On June 29th at about 10 p.m., I got a call from Lawrence Frank from the Clippers. I jokingly call it my breakup call. He just told me they weren’t going to offer me a contract. I wasn’t going to be back.

There’s plenty of blame to go around.

Blame Chris Paul for not relenting enough in his grating perfectionism and being petty. Blame Blake Griffin for being aloof about weight of his actions. Blame Paul and Griffin for waiting too long to get serious about bonding. Blame Doc Rivers for bringing in Austin Rivers and inviting accusations of nepotism. Blame Doc Rivers for too long setting a tone of whining.

Blame a tough Western Conference and injury for keeping a team with championship aspirations from never advancing past the second round. Blame familiarity, which bred contempt over several years with the same core.

Whomever or whatever you blame, the outcome seems tough to dispute: The Clippers looked joyless by the end of their run. Redick saying it only confirms the perception.

I’m curious whether he’ll find more joy in Philadelphia. A new situation will be refreshing, and the 76ers – young and talented – are hungry. Expectations are low after years of tanking, so even modest gains will be celebrated. But they’re also worse than the Clippers were, and losing more often will be an adjustment.

To get a better idea where Redick is coming from as he begins in Philadelphia, I recommend watching the video in full. It’s quite illuminating.

Pelicans coach Alvin Gentry: Jrue Holiday and Rajon Rondo will both start

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After signing Jrue Holiday to a massive contract, the Pelicans added Rajon Rondo while putting out word that the two point guards would play together.

They won’t just play together. They’ll start together.

New Orleans coach Alvin Gentry confirmed the plan on Dunc & Holder then expanded (hat tip: Mason Ginsberg of Bourbon Street Shots):

I like Jrue off the ball to start the game as a scorer. I like Rondo being on the floor as a leader. Now, obviously, Jrue is going to play some where he’s the primary ball-handler. I spoke to Jrue at length about this, and I think it’s something that can really help us.

Holiday’s value is maximized at point guard. He’s better than Rondo, and it’s generally better to give the ball more often to the better point guard.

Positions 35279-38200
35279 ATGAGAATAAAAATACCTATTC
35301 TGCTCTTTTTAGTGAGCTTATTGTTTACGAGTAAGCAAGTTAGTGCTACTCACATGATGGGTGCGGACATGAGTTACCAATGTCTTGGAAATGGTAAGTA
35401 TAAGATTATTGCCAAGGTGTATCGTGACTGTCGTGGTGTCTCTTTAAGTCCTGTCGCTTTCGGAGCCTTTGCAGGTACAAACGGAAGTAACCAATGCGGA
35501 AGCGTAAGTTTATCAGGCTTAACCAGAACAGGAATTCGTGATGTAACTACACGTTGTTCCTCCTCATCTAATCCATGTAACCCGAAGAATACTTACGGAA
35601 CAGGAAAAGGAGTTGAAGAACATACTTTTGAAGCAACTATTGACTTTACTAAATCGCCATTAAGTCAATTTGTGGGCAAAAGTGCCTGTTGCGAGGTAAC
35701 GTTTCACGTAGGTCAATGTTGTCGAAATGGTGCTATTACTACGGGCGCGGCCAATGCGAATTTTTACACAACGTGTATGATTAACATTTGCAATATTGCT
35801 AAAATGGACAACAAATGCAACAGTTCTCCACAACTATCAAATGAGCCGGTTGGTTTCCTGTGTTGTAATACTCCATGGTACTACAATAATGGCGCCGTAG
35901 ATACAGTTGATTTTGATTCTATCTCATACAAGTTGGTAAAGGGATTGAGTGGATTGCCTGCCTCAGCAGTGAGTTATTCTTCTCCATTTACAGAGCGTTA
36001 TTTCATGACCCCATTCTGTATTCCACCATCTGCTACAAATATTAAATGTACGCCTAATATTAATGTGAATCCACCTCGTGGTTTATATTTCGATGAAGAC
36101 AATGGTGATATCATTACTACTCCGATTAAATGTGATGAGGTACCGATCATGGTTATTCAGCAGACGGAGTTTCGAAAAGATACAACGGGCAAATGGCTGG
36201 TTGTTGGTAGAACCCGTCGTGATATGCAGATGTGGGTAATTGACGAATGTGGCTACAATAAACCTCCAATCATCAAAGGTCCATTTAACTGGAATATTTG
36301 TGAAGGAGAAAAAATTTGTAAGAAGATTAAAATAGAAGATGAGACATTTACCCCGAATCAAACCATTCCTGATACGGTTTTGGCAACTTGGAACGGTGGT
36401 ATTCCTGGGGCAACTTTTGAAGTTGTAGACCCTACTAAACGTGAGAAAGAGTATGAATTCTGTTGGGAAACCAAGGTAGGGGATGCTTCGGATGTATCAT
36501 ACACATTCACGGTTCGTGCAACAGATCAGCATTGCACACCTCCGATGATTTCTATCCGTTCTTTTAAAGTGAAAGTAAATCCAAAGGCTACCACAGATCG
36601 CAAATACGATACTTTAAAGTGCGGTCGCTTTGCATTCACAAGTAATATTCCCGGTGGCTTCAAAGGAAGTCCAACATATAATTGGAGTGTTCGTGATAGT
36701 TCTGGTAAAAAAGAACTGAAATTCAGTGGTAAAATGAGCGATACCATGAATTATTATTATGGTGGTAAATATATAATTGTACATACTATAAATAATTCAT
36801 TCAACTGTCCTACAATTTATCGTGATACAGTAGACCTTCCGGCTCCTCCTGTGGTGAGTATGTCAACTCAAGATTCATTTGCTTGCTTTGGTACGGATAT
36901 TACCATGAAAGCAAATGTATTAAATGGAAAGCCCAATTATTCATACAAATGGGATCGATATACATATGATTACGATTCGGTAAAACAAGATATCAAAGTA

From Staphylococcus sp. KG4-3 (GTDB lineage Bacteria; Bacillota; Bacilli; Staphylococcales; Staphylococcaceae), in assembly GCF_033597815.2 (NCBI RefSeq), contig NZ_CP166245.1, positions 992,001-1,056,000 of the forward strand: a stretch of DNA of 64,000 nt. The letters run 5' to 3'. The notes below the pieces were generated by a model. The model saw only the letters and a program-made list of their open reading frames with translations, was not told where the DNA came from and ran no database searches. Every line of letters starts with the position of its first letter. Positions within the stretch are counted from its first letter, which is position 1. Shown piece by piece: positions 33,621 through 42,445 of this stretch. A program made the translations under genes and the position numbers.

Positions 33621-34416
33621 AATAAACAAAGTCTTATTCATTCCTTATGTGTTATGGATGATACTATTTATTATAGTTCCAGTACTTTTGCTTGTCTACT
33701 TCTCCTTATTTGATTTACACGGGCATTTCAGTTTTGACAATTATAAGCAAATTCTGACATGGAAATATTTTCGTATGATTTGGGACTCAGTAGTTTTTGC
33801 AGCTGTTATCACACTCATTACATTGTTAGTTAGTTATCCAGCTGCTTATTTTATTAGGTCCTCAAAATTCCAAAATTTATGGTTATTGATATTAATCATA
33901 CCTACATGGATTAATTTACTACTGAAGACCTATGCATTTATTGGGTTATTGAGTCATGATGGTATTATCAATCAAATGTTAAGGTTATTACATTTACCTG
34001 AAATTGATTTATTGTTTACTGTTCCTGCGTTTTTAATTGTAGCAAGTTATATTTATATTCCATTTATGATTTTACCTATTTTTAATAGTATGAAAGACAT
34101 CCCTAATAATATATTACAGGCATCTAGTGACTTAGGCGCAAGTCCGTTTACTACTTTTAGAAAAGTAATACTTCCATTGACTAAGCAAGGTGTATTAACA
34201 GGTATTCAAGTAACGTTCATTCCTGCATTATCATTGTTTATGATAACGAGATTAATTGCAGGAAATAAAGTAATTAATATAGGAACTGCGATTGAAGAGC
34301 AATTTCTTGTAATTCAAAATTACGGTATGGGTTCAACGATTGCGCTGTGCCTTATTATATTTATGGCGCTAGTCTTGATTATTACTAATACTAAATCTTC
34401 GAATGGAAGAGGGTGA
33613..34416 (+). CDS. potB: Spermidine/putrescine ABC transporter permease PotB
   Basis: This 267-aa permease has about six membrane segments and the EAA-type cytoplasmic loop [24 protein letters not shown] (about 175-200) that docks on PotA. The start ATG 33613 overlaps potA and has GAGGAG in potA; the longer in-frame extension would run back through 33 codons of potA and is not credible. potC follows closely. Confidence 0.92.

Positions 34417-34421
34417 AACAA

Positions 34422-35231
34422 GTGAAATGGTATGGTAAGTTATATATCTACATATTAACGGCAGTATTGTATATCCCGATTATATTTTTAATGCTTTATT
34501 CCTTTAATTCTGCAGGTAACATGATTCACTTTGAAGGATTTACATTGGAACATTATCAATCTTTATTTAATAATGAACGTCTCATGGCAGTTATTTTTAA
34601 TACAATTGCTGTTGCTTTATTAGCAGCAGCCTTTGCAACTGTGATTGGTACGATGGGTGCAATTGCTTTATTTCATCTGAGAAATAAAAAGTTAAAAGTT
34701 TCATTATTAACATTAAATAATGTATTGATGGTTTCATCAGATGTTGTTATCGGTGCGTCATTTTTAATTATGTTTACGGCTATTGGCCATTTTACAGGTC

But Holiday can defend multiple positions and work off the ball. Rondo can’t. New Orleans is short on wings, so shifting Holiday there is a reasonable option.

Rondo is a minus shooter for his position, but Anthony Davis and DeMarcus Cousins have improved their range immensely. This won’t necessarily be a prohibitively cluttered starting lineup. Paying a starter just $3.3 million is a bargain – one the Pelicans needed considering their self-inflicted constraints. They couldn’t afford someone who’d create no complications. I just think the difficulties causes by starting Rondo are manageable.

The bigger question is what New Orleans does on the wing beyond E'Twaun Moore. Solomon Hill and Dante Cunningham (who’s unsigned but whose Bird Rights are still held by New Orleans) are better at power forward. Darius Miller is far from a proven NBA commodity. Quincy Pondexter can seemingly never get healthy.

If Quinn Cook is ready for the rotation, that could help. He could play when Rondo sits and allow Holiday to spend all his time at shooting guard. But I’m not sure Holiday is ready to cede all his minutes at point guard, the higher-profile position. (I’m also unsure Cook is ready to play regularly.)

Starting Holiday at shooting guard mitigates the wing problem, but it doesn’t solve it. There are still too many wing minutes to go around, and New Orleans is running out of money to spend – both with exceptions and below the luxury-tax line.

76ers second-rounder Jonah Bolden signs in Israel

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Jonah Bolden – No. 16 on my draft board – slipped all the way to the 76ers at No. 36 in the NBA draft. An impressive summer league has raised his stock significantly.

But Philadelphia won’t reap the rewards this season.

Bolden signed a three-year contract with Maccabi Tel Aviv, the team announced. The club also said the deal contained NBA outs and the 76ers helped facilitate his move from his previous team, Red Star in Serbia.

This is a helpful arrangement for Philadelphia, which is running out of roster spots. Bolden will develop elsewhere while allowing the 76ers’ to maintain his exclusive negotiating rights.

Bolden must get stronger and more adept at handling physicality. The athletic stretch four can also continue developing his burgeoning perimeter skills.

Then, next year, maybe the 76ers will have room to sign him themselves.

Anthony Davis does #DriveByDunkChallenge (video)

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If you’re not up with what the kids are doing, the cool thing this summer is the #DriveByDunkChallenge – driving to random houses, running out of a still-running car, dunking on their basketball hoop, running back into the car then driving off.

It sounds like a lot of fun for those who can dunk (and don’t get accosted by startled homeowners). An example:

Pelicans star Anthony Davis took his turn: